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Archive for Saturday, May 12, 2001

Invasion of the fire ants

May 12, 2001

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Fire ants came to the United States by mistake.

The pesky pests were brought to Alabama from South America in 1918, according to the U.S. Department of Agriculture. Since then they have migrated across the nation and built their homes in the southern United States and now in southwest Lawrence.

Fire ants spread from place to place through the movement of soil, nursery stock, sand, gravel, grass, sod, hay, wood or soil-moving equipment, according to the Lightspan Study Web: Links for Learning Web site. Oddly enough, they have been known to be blown 12 miles by the wind during mating flights. They can hitchhike on the back of birds and be swept to new locations by a flood.

Fear of fire ants has spread as quickly as the ants and it's not totally unwarranted. Their stings burn and can raise itching, sometimes festering, blisters. In some people, the stings can result in labored breathing, fainting and death.

Each year, about 5 million Americans are stung by the venomous bugs, and about a dozen Americans die from stings.

How to identify fire ants

Fire ants look much like ordinary ants. They are 1/8 to 1/4 inch long and are reddish-brown to black in color.

They build mound-shaped nests, which can reach a diameter of 3 feet. A fire ant colony can contain up to several hundred mounds per acre and up to 300,000 ants per colony.

They exhibit aggressive behavior. They will run out of their hills when the hills are poked and can swarm around their prey within seconds.

Where nests can be found

Open sunny areas, such as lawns, pastures and fields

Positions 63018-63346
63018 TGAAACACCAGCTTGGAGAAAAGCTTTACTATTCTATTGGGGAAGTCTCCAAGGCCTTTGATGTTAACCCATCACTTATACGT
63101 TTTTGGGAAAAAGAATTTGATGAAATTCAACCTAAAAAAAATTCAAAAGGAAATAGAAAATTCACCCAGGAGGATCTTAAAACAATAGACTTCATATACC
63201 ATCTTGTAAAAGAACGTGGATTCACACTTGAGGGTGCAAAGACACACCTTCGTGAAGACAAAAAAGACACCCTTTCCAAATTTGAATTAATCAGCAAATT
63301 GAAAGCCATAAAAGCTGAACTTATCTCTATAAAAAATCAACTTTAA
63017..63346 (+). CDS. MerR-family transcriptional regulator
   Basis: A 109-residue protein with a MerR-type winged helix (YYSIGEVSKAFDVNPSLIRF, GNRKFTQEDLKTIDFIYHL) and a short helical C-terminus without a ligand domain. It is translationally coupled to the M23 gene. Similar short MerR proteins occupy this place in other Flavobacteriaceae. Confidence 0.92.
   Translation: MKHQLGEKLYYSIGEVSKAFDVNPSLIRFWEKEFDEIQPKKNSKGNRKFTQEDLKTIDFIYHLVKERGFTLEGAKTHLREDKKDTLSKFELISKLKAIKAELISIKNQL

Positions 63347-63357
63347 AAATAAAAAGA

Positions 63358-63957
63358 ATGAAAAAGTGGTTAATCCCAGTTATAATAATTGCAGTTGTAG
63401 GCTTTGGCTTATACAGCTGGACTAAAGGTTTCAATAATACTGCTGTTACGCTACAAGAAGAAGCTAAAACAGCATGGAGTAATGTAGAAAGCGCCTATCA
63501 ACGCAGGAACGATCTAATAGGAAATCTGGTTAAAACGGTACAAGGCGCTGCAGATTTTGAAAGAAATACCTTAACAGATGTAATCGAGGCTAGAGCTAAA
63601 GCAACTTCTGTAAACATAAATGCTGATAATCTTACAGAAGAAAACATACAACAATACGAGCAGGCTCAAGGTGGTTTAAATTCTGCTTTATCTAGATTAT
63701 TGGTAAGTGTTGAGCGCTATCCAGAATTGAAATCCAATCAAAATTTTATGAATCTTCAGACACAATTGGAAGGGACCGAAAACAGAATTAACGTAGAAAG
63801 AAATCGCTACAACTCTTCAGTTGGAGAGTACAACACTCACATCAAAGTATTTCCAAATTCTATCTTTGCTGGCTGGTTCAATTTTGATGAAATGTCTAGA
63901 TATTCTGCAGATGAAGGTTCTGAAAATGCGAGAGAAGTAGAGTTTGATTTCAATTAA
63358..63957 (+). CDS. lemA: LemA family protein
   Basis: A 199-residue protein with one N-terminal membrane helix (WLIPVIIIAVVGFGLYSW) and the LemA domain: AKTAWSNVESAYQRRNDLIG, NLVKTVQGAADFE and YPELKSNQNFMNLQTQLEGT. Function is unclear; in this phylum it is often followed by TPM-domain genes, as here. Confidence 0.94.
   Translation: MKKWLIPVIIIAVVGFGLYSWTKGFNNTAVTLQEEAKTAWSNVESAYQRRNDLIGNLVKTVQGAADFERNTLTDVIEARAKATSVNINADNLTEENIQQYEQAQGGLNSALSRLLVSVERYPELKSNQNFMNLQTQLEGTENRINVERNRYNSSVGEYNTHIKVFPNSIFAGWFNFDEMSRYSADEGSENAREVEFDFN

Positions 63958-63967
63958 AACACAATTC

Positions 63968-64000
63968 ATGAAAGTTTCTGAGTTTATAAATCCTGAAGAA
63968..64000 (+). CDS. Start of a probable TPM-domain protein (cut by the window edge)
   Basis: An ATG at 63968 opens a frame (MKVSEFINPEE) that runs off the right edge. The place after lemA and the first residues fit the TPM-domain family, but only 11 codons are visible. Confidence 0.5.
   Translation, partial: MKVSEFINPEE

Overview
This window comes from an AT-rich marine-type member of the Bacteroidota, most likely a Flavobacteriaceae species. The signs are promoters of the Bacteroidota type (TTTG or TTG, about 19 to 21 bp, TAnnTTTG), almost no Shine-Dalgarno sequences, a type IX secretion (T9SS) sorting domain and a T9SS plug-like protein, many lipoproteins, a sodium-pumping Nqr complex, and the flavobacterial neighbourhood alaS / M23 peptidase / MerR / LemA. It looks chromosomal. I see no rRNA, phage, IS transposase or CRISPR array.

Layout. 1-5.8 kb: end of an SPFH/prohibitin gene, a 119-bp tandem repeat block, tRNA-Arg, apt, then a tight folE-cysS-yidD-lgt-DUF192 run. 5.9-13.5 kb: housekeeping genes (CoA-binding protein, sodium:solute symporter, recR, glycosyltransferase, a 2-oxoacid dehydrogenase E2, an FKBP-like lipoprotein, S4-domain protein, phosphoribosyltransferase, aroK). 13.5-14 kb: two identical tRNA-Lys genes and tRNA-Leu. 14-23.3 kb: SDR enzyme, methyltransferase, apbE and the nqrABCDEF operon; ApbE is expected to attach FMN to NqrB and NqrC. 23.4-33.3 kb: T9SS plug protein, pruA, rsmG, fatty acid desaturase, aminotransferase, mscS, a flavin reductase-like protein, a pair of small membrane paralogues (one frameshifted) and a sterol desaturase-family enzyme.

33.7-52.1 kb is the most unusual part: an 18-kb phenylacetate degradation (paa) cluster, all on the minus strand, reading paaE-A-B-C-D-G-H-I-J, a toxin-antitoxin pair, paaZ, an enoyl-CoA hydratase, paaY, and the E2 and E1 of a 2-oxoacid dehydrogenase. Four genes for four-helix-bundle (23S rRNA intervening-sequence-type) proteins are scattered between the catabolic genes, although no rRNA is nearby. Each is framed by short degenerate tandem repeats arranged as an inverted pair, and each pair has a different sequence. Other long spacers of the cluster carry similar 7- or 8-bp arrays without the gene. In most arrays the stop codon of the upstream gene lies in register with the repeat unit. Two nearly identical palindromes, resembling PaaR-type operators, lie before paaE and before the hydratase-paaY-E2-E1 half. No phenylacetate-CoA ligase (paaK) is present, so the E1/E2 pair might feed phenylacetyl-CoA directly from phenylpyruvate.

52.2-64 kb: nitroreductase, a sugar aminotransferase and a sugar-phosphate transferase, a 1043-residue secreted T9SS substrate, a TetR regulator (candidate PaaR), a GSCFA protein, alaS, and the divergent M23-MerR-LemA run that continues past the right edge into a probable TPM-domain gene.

Logs and around trees

Under pavement

On the roof or debris on the roof

What fire ants feed on

Insects

Grass, crops, plants, saplings, seeds and wildflowers

Meat, including mice, turtles, snakes and other vertebrates

Grease

Honeydew and other sugary fruits

Fire ants cannot eat solid food so they must liquefy their food sources. Worker ants search for food up to 100 feet away from their nests when the temperature is between 70 and 90 degrees. When the weather is hotter, fire ants only forage at night.

Damage caused by fire ants

They can ruin gas pumps, transformers, traffic lights, air conditioners, heat pumps and other electrical equipment.

They can damage crops, particularly sunflowers, soybeans, watermelons, cantaloupes, cucumbers, pecans, corn, okra, strawberries and potatoes.

They can ruin lawns and crop fields.

They have caused roads to collapse by removing huge amounts of soil under the asphalt.

They can kill newborn domestic pets and wildlife.

Good things about fire ants

They are tick predators and will rid whole yards of the pests. They also feed on fleas and cockroaches.

They control the ground stage of horn flies.

How fire ants are controlled

Talcum powder or medicated body powder repels fire ants from the body.

Baits that can be taken back to the nest by foraging ants will help control populations. The baits contain insecticide or insect growth regulating pesticide that disrupts the ants reproductive system. However, Glen Salsbury of the Kansas Department of Agriculture said people should call his office, (785) 862-2180, or Stephan White, a Baldwin entomologist, (785) 594-3739, to administer the treatment.

Seal all cracks and crevices in buildings with caulking or foaming with aerosol insulation.

Web sites for more information

Lightspan Study Web: Links for Learning -www.safe2use.com/pests/fireants/ipmsummary.htm

University of Minnesota - http://ipmworld.umn.edu/chapters/lockley.htm

U.S. Department of Agriculture - www.aphis.usda.gov/oa/pubs/fsifa.html

Department of California Food and Agriculture - http://pi.cdfa.ca.gov/rifa/

University of Texas-Austin - http://uts.cc.utexas.edu/~gilbert/research/fireants/faq.html




Sources: U.S. Department of Agriculture and Lightspan Study Web: Links for Learning

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